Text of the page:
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Accused of misappropriating $3.5 million, lawyer resigns

A San Francisco lawyer accused by the State Bar of misappropriating more than $3.5 million from clients, including money owed to poor tenants in rundown housing and to three babies with birth defects, has resigned. NIKOLAI TEHIN [#54678], 57, also is under federal indictment for money laundering and mail fraud, has been sued repeatedly in superior court by clients, his former partner and a variety of businesses, and was evicted from both his offices and his home.

Tehin submitted his resignation Jan. 28 and it was accepted by the Supreme Court Feb. 10.

PAMELA STEVENS [#84964], Tehin's wife and law partner in Tehin + Partners, also has been charged with identical misconduct and the bar is seeking her disbarment; her trial is scheduled to begin in early June. The couple lost their licenses in August 2002 when the bar court found they posed a danger to the public.

"The misconduct of the two is almost unparalleled in State Bar history," says Alan Konig, the bar attorney who is prosecuting Tehin and Stevens. "The majority of their victims had significant quality of life issues or other trauma in their lives and sought the assistance of these attorneys to help make their lives better. Instead, Tehin and Stevens knowingly took advantage of these vulnerable clients at their weakest moments. Rather than assist them, they further injured them."

In addition to the misappropriation, Konig said, Tehin and Stevens committed extensive additional misconduct, including violating court orders, lying to clients and making false declarations to the court. Tehin's attempt to declare bankruptcy was dismissed by the court; he listed many former clients to whom he owes hundreds of thousands of dollars as debts that should be discharged.

The bar charged that Tehin, who specialized in litigation involving medical and legal malpractice, personal injury and commercial disputes, owes a dozen clients or other parties money and that he paid settlement funds to more clients with money that did not belong to them.

According to the federal indictment and the bar charges, the misconduct appears to have started in 2001 when Tehin settled a class action lawsuit for $2 million on behalf of more than 100 low-income tenants of some Napa apartments.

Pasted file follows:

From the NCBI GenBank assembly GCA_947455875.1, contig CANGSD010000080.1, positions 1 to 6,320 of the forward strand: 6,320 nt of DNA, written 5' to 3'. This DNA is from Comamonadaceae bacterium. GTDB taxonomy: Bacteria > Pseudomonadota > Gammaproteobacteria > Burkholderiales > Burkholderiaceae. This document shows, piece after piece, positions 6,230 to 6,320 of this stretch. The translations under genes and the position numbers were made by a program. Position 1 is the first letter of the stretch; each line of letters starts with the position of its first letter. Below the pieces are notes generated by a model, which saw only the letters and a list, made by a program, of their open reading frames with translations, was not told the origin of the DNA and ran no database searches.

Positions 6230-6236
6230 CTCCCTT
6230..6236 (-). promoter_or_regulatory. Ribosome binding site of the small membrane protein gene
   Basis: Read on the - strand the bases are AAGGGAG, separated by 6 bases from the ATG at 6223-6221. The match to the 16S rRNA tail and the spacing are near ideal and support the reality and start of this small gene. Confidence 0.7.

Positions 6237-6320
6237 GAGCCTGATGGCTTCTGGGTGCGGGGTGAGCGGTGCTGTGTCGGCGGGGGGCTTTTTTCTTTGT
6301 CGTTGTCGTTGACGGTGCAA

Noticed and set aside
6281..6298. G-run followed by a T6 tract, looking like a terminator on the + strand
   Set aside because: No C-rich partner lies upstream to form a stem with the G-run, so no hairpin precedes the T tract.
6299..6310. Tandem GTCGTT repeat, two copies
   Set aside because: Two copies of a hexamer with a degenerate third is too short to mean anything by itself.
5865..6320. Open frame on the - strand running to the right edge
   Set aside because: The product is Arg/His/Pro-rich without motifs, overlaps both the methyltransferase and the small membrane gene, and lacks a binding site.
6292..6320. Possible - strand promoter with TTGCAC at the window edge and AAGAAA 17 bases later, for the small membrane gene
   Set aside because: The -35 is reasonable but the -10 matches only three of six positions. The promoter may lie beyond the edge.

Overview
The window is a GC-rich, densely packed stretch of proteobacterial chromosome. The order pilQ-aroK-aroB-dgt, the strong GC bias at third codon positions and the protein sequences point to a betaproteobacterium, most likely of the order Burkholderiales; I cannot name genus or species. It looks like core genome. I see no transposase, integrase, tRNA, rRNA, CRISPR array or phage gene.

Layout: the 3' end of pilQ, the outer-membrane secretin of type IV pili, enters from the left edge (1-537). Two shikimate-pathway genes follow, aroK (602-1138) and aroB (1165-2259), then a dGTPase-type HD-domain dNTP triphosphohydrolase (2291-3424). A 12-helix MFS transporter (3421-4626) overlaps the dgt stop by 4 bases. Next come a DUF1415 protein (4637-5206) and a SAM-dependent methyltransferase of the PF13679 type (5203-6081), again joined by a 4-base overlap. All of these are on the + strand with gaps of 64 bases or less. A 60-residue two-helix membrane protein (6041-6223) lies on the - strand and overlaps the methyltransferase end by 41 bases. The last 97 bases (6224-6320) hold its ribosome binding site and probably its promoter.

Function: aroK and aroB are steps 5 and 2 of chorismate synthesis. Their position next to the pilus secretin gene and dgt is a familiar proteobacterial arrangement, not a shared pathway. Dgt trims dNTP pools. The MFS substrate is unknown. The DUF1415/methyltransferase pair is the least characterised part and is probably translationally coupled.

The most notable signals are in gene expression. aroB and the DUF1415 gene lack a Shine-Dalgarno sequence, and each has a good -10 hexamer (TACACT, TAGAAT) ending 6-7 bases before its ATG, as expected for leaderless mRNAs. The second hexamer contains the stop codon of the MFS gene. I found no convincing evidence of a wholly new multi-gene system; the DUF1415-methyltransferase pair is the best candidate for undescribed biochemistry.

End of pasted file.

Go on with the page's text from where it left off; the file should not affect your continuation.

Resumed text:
The tenants were owed about $1.3 million, but the bar and the federal indictment accuse Tehin of using the money to pay for personal and business expenses, including making repairs on his yacht and mortgage payments on his home in an exclusive San Francisco neighborhood.

All the money was gone five months after Tehin received it.

In another case, Tehin and Stevens received a $1 million settlement for his clients' two infant sons born with birth defects. The bar alleges that the lawyers never notified the clients they had received the money and signed a request to have the malpractice matter dismissed. The clients never received any funds, and Tehin used the money for personal and business expenses including his mortgage, the loan for his car and payments to the tenants in the Napa case.

Parents of another child born with birth defects have not received any of the $250,000 settlement Tehin negotiated for them, according to bar charges. The lawyers never informed the parents they received the settlement funds; the clients only learned about the misappropriation more than six months later when contacted by the bar. The funds were intended to pay for a handicapped van for the child.

In a contested will matter, two half-sisters should have received $193,750 each. The federal indictment charges Tehin with using all the money within two months for business and personal expenses, including paying other clients money they were owed.

The government is asking Tehin to forfeit $739,012.

The bar also charged Tehin and Stevens with misappropriating nearly $200,000 from proceeds from another client's wrongful death action, $125,000 that was to be placed in trust for another client's son, and another settlement check for another client for $325,000.

In addition, the bar charged Tehin and Stevens with fraudulent accounting in a half-dozen matters. Included in the charges was submitting fraudulent accountings to numerous clients who were billed for personal costs associated with vacations and for alleged exeprt fees for experts who say they never heard of Tehin and Stevens or the clients or never worked on the clients' matters. In one case, for example, the lawyers charged as an alleged expense a three-day weekend at the Four Seasons in Newport Beach that cost about $2,000. Total fraudulent charges to that client were more than $43,000, Konig said.

A Chicago law firm owed nearly $65,000 in a case in which it served as co-counsel with Tehin and Stevens was never paid, and Tehin's former law partner won a $1.6 million judgment against him, also unpaid.

The San Francisco Superior Court assumed jurisdiction over Tehin + Partners in 2002, and he is a named defendant in 33 lawsuits filed there. Two are breach of contract suits for $430,450 and $325,000 respectively, one is a fraud judgment of $288,132 and the remainder involve smaller amounts.

Tehin's criminal trial in federal court is set for May 3.

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